- Category: Research News
- Created on Thursday, 29 March 2012 09:00
- Written by IVpost
A global team of microbiologists led by the University of Southern California has identified a critical protein in the fight against bacterial and fungal infections like tuberculosis and ringworm, laying the groundwork for scientists to develop target-specific drugs that have fewer side effects.
"We have found a single protein that controls three major immune processes, but each of those processes are functionally and genetically separable," said Jae Jung, Ph.D., professor and chairman of the Department of Molecular Microbiology and Immunology at the Keck School of Medicine of USC. "That means if we block one process, the protein is still able to mediate the other two. This is important for drug makers. Using small molecules, we may be able to modulate specific interactions and minimize side effects."
Jung is the senior author of a pair of studies detailing the discovery in the March 15, 2012, issue of the Cellsister journal, Cell Host & Microbe.
Discovered in 2009, the protein Rubicon is known to regulate autophagy, the process in which a cell breaks down unwanted or damaged products. Perhaps the most well known mechanism of autophagy involves the formation of a membrane around a target in the cell, separating it from the rest of the cell before the contents of the vesicle decomposes.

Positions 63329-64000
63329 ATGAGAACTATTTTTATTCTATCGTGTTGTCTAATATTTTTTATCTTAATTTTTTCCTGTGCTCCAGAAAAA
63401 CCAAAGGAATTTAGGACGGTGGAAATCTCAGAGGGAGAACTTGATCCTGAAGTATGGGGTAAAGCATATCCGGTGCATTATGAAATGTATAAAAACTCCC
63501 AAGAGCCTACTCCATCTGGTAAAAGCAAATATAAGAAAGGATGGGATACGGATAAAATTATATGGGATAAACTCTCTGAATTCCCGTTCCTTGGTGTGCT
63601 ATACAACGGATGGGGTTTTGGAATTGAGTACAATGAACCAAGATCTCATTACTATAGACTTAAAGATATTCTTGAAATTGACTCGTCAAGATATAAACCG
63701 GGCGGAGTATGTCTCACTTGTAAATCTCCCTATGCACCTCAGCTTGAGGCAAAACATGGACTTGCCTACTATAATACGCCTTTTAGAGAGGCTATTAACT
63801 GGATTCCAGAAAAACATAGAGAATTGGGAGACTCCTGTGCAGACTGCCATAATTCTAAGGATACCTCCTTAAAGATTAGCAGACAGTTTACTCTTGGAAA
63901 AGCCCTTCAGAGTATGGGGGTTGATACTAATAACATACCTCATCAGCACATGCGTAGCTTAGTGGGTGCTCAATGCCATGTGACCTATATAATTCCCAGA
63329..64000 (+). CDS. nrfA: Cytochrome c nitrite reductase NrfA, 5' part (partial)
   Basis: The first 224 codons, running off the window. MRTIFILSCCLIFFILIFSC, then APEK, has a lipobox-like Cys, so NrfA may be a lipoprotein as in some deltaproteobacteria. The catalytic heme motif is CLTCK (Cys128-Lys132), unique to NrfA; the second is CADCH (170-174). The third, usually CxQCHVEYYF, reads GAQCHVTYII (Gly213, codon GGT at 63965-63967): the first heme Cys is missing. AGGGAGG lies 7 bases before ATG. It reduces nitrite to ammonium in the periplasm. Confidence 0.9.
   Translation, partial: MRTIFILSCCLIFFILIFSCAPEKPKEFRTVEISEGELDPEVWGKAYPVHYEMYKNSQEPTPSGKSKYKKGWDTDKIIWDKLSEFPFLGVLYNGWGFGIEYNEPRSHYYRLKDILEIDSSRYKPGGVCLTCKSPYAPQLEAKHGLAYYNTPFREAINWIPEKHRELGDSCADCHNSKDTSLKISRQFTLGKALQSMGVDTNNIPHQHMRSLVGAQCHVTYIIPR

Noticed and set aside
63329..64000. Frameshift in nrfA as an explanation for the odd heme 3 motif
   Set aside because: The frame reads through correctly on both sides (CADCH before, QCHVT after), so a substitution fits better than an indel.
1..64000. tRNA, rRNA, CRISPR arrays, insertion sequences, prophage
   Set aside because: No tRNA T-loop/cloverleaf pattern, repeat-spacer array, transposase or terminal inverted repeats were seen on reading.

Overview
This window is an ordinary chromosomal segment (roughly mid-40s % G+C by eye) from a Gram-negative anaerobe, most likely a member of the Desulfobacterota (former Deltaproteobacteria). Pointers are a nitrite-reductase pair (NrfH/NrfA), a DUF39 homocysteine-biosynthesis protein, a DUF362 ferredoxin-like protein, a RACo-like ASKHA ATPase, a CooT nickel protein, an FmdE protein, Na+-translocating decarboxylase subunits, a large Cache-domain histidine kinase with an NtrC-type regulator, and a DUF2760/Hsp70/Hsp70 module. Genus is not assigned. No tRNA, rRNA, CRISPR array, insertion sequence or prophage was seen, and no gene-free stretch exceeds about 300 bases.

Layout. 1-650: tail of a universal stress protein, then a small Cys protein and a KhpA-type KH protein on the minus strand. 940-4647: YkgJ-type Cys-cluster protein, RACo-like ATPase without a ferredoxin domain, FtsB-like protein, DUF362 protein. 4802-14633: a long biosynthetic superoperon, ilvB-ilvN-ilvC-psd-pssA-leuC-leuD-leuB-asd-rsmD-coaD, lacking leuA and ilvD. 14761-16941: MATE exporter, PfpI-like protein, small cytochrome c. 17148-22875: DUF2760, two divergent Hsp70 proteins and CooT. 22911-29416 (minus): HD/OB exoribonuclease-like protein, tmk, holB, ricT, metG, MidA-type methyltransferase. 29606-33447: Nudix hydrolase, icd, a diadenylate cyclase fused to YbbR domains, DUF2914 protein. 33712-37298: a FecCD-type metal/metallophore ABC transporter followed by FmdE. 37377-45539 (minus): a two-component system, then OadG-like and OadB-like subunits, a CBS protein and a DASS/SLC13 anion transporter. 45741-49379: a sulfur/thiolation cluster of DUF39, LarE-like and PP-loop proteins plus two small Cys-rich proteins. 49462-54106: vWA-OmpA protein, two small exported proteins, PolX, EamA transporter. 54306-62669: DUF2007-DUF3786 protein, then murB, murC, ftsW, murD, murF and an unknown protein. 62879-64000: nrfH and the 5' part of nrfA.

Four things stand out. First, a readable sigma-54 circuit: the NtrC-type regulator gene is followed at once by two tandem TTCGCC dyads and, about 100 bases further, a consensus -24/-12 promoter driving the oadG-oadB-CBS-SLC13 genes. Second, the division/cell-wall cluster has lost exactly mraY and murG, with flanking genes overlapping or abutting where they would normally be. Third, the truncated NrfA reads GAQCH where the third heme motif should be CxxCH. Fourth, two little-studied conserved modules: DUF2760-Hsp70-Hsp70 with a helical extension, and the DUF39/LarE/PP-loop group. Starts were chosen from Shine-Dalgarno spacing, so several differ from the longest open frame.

In the current study, Jung and colleagues observed that Rubicon also activates phagocytosis, the process in which special white blood cells called phagocytes ingest harmful particles like bacteria and dying cells. It appears that in the presence of bacteria, Rubicon binds to specific enzymes that alert the phagocytes to jump into action. The researchers found that the protein acts in the opposite way in fungal infections by acting like a physiological brake to the body's natural anti-fungal immune response.
"Immunology is so dynamic," Jung said. "It is surprising that the 'autophagy protein' controls two other processes."
The new information may play a key role in drug development, Jung said. How and why Rubicon acts the way it does are yet to be determined.
Other USC co-authors include Chul-Su Yang, Jong-Soo Lee, and Mary Rodgers, post-doctoral fellows at the Keck School; students Hee Jin Kim and Chan-Ki Min; research assistant June-Yong Lee; Ambrose Jong, M.D., associate professor of pediatrics; Ebrahim Zandi, Ph.D., associate professor of molecular microbiology and immunology; and Chengyu Liang, M.D., Ph.D., assistant professor of molecular microbiology and immunology.
The research was a collaboration with the College of Veterinary Medicine of Chungnam National University in Korea, The University of Texas M.D. Anderson Cancer Center, Boston University School of Medicine and KAIST Institute for the Biocentury of the Korea Advanced Institute of Science and Technology in Korea, and Mount Sinai School of Medicine in New York. It was supported with funds from the National Research Foundation of Korea, Hastings Foundation and The Fletcher Jones Foundation.